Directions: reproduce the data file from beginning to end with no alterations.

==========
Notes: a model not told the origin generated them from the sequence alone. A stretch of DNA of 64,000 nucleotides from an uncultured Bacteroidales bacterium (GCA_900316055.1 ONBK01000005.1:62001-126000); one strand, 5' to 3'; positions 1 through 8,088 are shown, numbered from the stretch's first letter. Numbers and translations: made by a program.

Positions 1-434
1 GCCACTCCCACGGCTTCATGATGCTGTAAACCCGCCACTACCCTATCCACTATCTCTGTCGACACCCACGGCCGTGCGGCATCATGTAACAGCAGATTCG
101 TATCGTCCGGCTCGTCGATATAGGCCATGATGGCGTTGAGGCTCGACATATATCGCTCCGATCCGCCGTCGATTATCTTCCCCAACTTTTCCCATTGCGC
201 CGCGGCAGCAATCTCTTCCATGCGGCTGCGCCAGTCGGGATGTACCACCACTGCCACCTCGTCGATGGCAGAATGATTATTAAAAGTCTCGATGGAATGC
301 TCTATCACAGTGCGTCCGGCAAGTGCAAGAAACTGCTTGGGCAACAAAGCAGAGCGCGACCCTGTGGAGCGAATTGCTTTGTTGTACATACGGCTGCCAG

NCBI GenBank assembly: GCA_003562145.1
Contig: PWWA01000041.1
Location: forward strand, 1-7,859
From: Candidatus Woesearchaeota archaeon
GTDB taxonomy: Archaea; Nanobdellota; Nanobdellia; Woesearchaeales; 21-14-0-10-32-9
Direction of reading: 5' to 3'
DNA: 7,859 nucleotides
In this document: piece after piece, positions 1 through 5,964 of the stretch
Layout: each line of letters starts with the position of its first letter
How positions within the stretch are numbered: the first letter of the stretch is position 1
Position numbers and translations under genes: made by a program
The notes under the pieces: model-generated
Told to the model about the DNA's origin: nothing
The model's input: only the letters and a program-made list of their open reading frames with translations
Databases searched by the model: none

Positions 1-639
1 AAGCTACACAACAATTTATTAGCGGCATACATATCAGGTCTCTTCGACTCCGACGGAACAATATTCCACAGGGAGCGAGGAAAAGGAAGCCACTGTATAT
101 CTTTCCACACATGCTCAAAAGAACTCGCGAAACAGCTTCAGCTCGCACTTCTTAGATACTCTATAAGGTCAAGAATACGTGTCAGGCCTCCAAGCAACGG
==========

Notes: a model not told the origin generated them from the sequence alone. A stretch of DNA of 64,000 nucleotides from an uncultured Bacteroidales bacterium (GCA_900316055.1 ONBK01000005.1:62001-126000); one strand, 5' to 3'; positions 1 through 8,088 are shown, numbered from the stretch's first letter. Numbers and translations: made by a program.

Positions 1-434
1 GCCACTCCCACGGCTTCATGATGCTGTAAACCCGCCACTACCCTATCCACTATCTCTGTCGACACCCACGGCCGTGCGGCATCATGTAACAGCAGATTCG
101 TATCGTCCGGCTCGTCGATATAGGCCATGATGGCGTTGAGGCTCGACATATATCGCTCCGATCCGCCGTCGATTATCTTCCCCAACTTTTCCCATTGCGC
201 CGCGGCAGCAATCTCTTCCATGCGGCTGCGCCAGTCGGGATGTACCACCACTGCCACCTCGTCGATGGCAGAATGATTATTAAAAGTCTCGATGGAATGC
301 TCTATCACAGTGCGTCCGGCAAGTGCAAGAAACTGCTTGGGCAACAAAGCAGAGCGCGACCCTGTGGAGCGAATTGCTTTGTTGTACATACGGCTGCCAG

NCBI GenBank assembly: GCA_003562145.1
Contig: PWWA01000041.1
Location: forward strand, 1-7,859
From: Candidatus Woesearchaeota archaeon
GTDB taxonomy: Archaea; Nanobdellota; Nanobdellia; Woesearchaeales; 21-14-0-10-32-9
Direction of reading: 5' to 3'
DNA: 7,859 nucleotides
In this document: piece after piece, positions 1 through 5,964 of the stretch
Layout: each line of letters starts with the position of its first letter
How positions within the stretch are numbered: the first letter of the stretch is position 1
Position numbers and translations under genes: made by a program
The notes under the pieces: model-generated
Told to the model about the DNA's origin: nothing
The model's input: only the letters and a program-made list of their open reading frames with translations
Databases searched by the model: none

Positions 1-639
1 AAGCTACACAACAATTTATTAGCGGCATACATATCAGGTCTCTTCGACTCCGACGGAACAATATTCCACAGGGAGCGAGGAAAAGGAAGCCACTGTATAT
101 CTTTCCACACATGCTCAAAAGAACTCGCGAAACAGCTTCAGCTCGCACTTCTTAGATACTCTATAAGGTCAAGAATACGTGTCAGGCCTCCAAGCAACGG